One of the first scales to estimate wind speeds and the effects was created by Britain's Admiral Sir Francis Beaufort (1774-1857). He developed the scale in 1805 to help sailors estimate the winds via visual observations. The scale starts with 0 and goes to a force of 12. The Beaufort scale is still used today to estimate wind strengths.
|Beaufort Force||Description||Effects on land||knots||km/h||mph|
|0||Calm||Smoke rises vertically.||Less than 1||Less than 1||Less than 1|
|1||Light Air||Direction of wind shown by smoke drift, but not by wind vanes.||1 - 3||1 - 5||1 - 3|
|2||Light breeze||Wind felt on face; leaves rustle; ordinary vanes moved by wind.||4 -6||6 - 11||4 -7|
|3||Gentle breeze||Leaves and small twigs in constant motion; wind extends light flag.||7 - 10||12 - 19||8 - 12|
|4||Moderate breeze||Raises dust and loose paper; small branches are moved.||11 - 16||20 - 29||13 - 18|
|5||Fresh breeze||Small trees in leaf begin to sway; crested wavelets form on inland waters.||17 - 21||30 - 39||19 - 24|
|6||Strong breeze||Large branches in motion; whistling heard in telegraph wires; umbrellas used with difficulty.||22 - 27||40 - 50||25 - 31|
|7||Near gale||Whole trees in motion; inconvenience felt when walking against the wind.||28 - 33||51 - 61||32 - 38|
|8||Gale||Breaks twigs off trees; generally impedes progress.||34 - 40||62 - 74||39 - 46|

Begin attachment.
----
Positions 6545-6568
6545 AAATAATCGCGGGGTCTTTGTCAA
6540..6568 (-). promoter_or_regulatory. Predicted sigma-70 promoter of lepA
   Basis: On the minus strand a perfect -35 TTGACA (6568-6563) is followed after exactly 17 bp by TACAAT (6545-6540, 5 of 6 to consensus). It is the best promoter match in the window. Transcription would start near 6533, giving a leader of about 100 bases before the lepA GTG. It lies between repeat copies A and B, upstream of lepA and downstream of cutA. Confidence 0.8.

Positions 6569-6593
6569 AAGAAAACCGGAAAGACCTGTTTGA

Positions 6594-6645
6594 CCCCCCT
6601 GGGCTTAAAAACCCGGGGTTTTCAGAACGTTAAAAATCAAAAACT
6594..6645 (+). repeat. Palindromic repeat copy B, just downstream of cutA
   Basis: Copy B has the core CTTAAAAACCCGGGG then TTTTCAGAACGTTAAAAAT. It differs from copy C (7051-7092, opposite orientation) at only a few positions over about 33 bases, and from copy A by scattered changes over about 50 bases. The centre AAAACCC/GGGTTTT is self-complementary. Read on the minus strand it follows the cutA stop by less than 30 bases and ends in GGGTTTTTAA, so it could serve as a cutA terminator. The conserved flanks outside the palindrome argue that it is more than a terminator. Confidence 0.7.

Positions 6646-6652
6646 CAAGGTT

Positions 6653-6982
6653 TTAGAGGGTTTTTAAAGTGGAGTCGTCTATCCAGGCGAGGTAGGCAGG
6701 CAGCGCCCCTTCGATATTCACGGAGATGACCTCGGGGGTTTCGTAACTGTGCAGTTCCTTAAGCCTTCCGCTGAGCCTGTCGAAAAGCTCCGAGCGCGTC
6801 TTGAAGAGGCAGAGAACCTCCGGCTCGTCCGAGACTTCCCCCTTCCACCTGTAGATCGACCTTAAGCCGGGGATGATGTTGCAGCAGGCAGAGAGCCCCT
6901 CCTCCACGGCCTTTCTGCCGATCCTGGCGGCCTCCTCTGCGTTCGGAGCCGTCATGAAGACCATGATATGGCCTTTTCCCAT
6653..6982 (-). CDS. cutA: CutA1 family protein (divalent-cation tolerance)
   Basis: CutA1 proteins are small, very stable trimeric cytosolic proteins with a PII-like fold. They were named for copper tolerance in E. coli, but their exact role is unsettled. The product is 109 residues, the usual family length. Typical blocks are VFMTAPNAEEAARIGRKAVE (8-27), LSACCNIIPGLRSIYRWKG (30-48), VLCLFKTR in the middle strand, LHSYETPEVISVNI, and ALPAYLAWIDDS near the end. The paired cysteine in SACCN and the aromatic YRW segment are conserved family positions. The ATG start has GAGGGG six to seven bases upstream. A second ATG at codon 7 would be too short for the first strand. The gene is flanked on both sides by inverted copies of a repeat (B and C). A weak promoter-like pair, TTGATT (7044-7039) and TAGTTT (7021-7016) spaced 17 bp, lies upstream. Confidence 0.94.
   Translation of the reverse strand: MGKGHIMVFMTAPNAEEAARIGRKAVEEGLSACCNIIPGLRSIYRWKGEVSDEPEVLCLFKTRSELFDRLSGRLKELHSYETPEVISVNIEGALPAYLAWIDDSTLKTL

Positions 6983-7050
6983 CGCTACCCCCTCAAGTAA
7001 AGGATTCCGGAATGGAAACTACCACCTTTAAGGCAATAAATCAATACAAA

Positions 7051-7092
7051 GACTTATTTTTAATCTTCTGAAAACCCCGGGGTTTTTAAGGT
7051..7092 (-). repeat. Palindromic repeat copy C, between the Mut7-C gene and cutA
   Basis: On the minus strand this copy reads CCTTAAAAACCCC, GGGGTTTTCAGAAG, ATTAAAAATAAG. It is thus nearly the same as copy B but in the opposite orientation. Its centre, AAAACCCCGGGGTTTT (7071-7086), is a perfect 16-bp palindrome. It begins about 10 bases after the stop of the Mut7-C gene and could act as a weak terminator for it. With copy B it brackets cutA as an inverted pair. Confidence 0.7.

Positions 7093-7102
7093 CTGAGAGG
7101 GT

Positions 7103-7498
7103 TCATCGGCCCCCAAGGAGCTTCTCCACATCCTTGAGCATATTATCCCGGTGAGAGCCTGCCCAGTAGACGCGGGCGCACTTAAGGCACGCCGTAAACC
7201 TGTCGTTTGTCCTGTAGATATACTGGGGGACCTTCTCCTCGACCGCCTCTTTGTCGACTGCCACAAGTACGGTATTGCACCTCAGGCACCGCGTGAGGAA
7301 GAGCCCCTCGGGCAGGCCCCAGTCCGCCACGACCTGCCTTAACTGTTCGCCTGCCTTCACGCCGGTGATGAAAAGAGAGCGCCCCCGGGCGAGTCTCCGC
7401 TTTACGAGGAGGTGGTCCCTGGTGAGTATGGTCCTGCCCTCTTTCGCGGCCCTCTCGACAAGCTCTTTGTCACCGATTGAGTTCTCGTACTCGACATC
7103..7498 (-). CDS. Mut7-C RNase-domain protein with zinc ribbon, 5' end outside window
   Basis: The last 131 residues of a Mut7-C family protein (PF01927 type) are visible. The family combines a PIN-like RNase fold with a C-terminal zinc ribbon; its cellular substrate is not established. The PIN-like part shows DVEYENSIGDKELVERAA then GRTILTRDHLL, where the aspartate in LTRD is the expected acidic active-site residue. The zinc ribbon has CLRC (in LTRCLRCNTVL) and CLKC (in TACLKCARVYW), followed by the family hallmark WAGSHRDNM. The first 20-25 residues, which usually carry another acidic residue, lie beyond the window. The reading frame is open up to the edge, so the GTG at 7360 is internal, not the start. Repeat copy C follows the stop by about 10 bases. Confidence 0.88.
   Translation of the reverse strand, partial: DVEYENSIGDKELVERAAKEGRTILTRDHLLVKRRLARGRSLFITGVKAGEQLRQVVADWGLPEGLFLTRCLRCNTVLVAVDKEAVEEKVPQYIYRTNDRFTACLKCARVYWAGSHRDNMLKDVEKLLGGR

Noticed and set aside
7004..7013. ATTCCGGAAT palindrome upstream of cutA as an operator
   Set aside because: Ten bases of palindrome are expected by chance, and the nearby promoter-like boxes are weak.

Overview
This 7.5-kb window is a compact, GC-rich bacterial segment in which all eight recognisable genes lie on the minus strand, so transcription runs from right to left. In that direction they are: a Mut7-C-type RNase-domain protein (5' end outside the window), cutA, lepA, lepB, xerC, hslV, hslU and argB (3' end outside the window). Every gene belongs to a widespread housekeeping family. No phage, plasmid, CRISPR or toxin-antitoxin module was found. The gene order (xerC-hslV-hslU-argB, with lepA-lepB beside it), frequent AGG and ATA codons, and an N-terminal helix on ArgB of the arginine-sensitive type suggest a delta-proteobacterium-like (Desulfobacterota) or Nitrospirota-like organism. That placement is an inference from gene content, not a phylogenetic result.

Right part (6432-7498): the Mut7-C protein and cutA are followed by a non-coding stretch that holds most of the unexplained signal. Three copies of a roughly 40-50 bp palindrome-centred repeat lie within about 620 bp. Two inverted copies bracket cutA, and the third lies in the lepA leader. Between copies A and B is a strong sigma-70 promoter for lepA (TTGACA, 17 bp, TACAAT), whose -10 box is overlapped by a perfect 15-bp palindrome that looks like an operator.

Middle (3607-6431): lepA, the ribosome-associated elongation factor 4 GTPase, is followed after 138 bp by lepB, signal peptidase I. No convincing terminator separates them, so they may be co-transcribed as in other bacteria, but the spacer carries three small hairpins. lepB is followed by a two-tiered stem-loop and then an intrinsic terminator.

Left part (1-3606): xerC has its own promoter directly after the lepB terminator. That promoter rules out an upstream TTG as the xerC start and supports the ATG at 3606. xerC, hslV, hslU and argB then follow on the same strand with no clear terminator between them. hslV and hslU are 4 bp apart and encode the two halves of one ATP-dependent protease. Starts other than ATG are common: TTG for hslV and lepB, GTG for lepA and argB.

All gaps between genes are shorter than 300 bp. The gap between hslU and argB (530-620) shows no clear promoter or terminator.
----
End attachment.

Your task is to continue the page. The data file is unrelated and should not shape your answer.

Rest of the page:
|9||Strong gale||Slight structural damage occurs (chimney-pots and slates removed).||41 - 47||75 - 87||47 - 54|
|10||Storm||Seldom experienced inland; trees uprooted; considerable structural damage occurs.||48 - 55||88 - 101||55 - 63|
|11||Violent storm||Very rarely experienced; accompanied by wide-spread damage.||56 - 63||102 - 117||64 - 73|
|12||Hurricane||Whole hangars disappear.||>64||>119||>74|
the Griggs-Putman index of deformity provides information on average wind speeds.
Given an obstruction of height H, the air will generally be disturbed in an area roughly bell shaped with a height of up to 2H over an area that starts 2H before the obstruction and continues for 20H after it. On the other hand, a smoothly rolling hill will concentrate the wind at the peak and provide higher velocities at the hilltop.
|file: /Techref/other/wind.htm, 4KB, , updated: 2012/12/7 10:15, local time: 2017/11/23 09:00,
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